One such method employed in producing the guidelines is to rotate a polygonalprismatic mirror at a high speed in the path of a laser beam to make the reflected beam sweep the surface of an object. This method requires a plurality of parts assembled in a complicated structure for rotating the mirror.

Another alignment tool which has been resorted to is the combination of a He-Ne laser with a cylindrical lens attachment on the front for expanding the beam in one direction. However, it has been found that the laser beam varies significantly in intensity and width along its length.

U.S. Pat. No. 4,589,738, issued May 20, 1986 to Ozaki, sets forth various optical arrangements for projecting a laser beam in a linear pattern such as a line, square, etc. A convex reflector or a concave lens is used to spread a laser beam radically and a cylindrical-concave reflector is relied upon to converge the radially expanded beam linearly to project a line, square, etc. As can be understood from the foregoing description, and one drawback of this approach is that the arrangement is complex and requires a variety of optical elements in strict alignment. Another drawback is that the projected line is non-uniform in width and intensity along its length, as was discussed above in conjunction with the cylindrical lens.

A linear diverging lens is disclosed in U.S. Pat. No. 4,826,299 issued to Ian Powell on May 2, 1989. The lens is a two surface optical element with a relatively sharp radius at its apex and whose primary surface can be closely described by a one surface conical. The lens of the Powell patent, typically, is used in conjunction with a He-Ne laser beam which has an output beam having a circular configuration, and the Powell lens expands this circular beam in one direction to produce a reference line.

A major defect found in the lens of the Powell patent is that it is limited to use with the circular output of a He-Ne laser when being used as a line projector lens and cannot be used to properly function as a line projector lens when used with a laser having an output beam configuration which is non-circular such as an elliptical output beam configuration of a solid state laser diode.

However, it has been found that by using a laser diode in combination with a properly designed lens that a compact line projector device could be produced which would be simple in construction, and inexpensive. Structure of the present invention provides such line projector lens.

It is, therefore, an object of the present invention to provide a lens which will function as a line projector lens when used with a light source having other than a circular output beam configuration.

It is another object of the present invention to provide such a lens which has an anamorphic aspheric line projector surface.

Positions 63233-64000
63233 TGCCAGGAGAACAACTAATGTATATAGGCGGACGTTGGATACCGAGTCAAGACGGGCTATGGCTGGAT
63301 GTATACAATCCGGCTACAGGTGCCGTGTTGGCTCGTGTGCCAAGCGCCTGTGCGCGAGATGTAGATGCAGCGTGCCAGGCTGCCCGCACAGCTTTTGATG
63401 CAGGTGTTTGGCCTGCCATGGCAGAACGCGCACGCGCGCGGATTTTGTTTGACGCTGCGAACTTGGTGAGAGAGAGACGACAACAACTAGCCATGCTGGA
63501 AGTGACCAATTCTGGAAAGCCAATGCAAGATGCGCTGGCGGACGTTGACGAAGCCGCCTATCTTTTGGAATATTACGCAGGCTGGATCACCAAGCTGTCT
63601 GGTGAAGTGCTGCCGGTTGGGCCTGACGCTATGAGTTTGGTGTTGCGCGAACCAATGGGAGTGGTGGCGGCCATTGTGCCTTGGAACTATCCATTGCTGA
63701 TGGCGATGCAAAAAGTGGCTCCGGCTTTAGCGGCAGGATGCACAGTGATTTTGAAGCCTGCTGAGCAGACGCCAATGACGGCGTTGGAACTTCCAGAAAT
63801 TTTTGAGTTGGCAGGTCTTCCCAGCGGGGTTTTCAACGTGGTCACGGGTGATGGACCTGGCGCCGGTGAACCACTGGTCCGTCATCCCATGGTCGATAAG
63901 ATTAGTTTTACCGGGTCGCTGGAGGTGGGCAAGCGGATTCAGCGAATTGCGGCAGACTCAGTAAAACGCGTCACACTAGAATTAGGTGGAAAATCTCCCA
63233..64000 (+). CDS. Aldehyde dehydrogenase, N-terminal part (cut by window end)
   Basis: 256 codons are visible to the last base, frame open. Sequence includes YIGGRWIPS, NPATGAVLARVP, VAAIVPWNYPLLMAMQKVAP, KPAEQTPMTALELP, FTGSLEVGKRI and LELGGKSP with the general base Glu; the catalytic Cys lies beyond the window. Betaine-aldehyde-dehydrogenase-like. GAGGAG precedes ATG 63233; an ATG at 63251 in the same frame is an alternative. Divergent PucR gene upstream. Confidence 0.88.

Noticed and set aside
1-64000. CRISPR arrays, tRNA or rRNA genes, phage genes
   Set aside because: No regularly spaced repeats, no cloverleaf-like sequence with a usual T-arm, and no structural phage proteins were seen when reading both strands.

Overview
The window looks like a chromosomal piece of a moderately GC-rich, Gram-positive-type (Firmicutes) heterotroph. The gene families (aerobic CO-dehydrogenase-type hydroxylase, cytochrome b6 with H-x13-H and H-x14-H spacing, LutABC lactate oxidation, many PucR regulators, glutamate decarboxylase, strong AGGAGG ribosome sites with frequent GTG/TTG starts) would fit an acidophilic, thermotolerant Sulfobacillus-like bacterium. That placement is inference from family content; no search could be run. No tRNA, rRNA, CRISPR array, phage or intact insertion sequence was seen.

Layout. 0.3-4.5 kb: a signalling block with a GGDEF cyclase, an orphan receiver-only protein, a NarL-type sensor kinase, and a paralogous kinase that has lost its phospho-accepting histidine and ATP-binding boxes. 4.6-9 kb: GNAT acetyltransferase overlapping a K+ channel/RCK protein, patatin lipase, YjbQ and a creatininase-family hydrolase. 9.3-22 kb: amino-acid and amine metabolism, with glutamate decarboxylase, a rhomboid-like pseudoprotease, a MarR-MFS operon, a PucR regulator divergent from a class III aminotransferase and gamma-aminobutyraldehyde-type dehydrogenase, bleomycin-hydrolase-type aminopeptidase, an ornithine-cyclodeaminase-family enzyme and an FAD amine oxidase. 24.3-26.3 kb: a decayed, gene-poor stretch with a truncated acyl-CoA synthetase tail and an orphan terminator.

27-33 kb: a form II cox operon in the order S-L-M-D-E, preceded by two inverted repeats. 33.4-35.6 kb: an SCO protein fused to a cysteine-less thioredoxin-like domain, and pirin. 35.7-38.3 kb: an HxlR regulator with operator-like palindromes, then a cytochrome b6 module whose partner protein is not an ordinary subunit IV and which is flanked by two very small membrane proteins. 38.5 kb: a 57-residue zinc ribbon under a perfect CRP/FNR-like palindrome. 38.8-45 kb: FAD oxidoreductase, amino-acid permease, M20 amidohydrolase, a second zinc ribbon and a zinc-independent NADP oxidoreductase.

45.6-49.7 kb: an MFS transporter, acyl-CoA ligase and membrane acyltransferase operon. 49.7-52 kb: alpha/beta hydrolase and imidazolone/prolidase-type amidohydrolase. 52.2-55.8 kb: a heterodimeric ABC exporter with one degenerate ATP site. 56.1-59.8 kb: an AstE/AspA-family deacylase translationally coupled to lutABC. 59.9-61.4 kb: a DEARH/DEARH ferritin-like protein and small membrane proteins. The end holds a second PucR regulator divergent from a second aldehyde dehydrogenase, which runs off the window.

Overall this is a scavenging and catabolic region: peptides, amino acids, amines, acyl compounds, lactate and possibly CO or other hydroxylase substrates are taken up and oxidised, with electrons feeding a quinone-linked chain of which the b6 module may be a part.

It is still a further object of the present invention to provide such a lens which will function to expand an elliptical beam in one direction while compressing it in another direction to form a line of uniform width and intensity with defined ends.

These and other objects of the present invention will become more readily apparent when taken in conjunction with the accompanying drawings, specifications and claims.

BRIEF DESCRIPTION OF THE DRAWINGS

FIG. 1 illustrates the lens of the present invention having cartesian coordinates (Y, Z) placed thereon. The X coordinate is perpendicular to the plane of the paper.

FIG. 2 is a view similar to FIG. 1 of a lens of the present invention. A light source is shown illuminating the lens and rays are illustrated being emanated from the lens.

FIG. 3 is a side elevational view (XZ planes) of the lens of FIG. 1 illustrating the curved configuration of the apex.

FIG. 4 is a view similar to FIG. 2 but having a focusing lens positioned between the line generating lens and the light source.

FIG. 5 is a side view (XZ planes) of the lens of FIG. 3 illustrating the reduced curvature of the apex when a focusing lens reduces the light source divergence.

FIG. 6 is a cross-sectional view of a support and focusing housing having the lens of the present invention thereon.

DESCRIPTION OF THE PREFERRED EMBODIMENTS

The line projector lens of the present invention is disposed for receiving a beam of light from a source which outputs a light beam having a non-circular configuration, such as a laser diode. As noted above, the patent to Powell (U.S. Pat. No. 4,826,299) was designed to expand a circular beam of light, which is characteristic of a HeNe laser, in a single direction to form a line. However, such a lens has been found to be very inefficient when used with a light source having an elliptical configuration, for example. Laser diodes have elliptically configured outputs. Typically, such lens as proposed in U.S. Pat. No. 4,826,299 produces a line with non-uniform width and tear drop shaped bright ends when used with a non-circular light input.

The anamorphic asphere lens surface of the present invention is disposed for redistributing a non-circular light input in two directions and can be described by the following equation: ##EQU1## In this equation,

______________________________________Z       is the sag of the surface parallel to the Z axis.CUX, CUY   are the curvatures in X and Y, respectively.KX, KY  are the conic constants in X and Y, respectively, and   correspond to eccentricity.AR, BR, are the rotationally symmetric portions of the 4th,CR, DR  6th, 8th, and 10th order deformations from the conic.AP, BP, Represent the non-rotationally symmetric portion ofCP, DP  the 4th, 6th, 8th and 10th order deformation from the   conic.______________________________________

Such anamorphic asphere surfaces is discussed specifically on pages 2A-218 and 2A-219 of Code V Reference Manual, Version 7.50 dated April 1992 and published by Optical Research Associates, Pasadena, Calif.

FIG. 1 is a view illustrating the lens 10 of one embodiment of the present invention having Y,Z cartesian coordinates positioned thereon. The X plane is normal to the plane of the paper.

FIGS. 2 and 3 show a lens 10 according to the present invention wherein the lens 10 is irradiated by a laser beam 12 from a laser diode 14. The beam is redistributed by the lens to form rays 16 which form a line having a uniform width and intensity with defined ends. As can be further seen in FIGS. 2 and 3, lens 10 includes a body 18 having a primary surface 20 and a secondary surface 22. The primary surface includes a substantially curved apex 24 formed by converging side surfaces 26 and 28. The lens is oriented relative to the diode with the elongated axis of the elliptically configured diode output perpendicular to the projected line.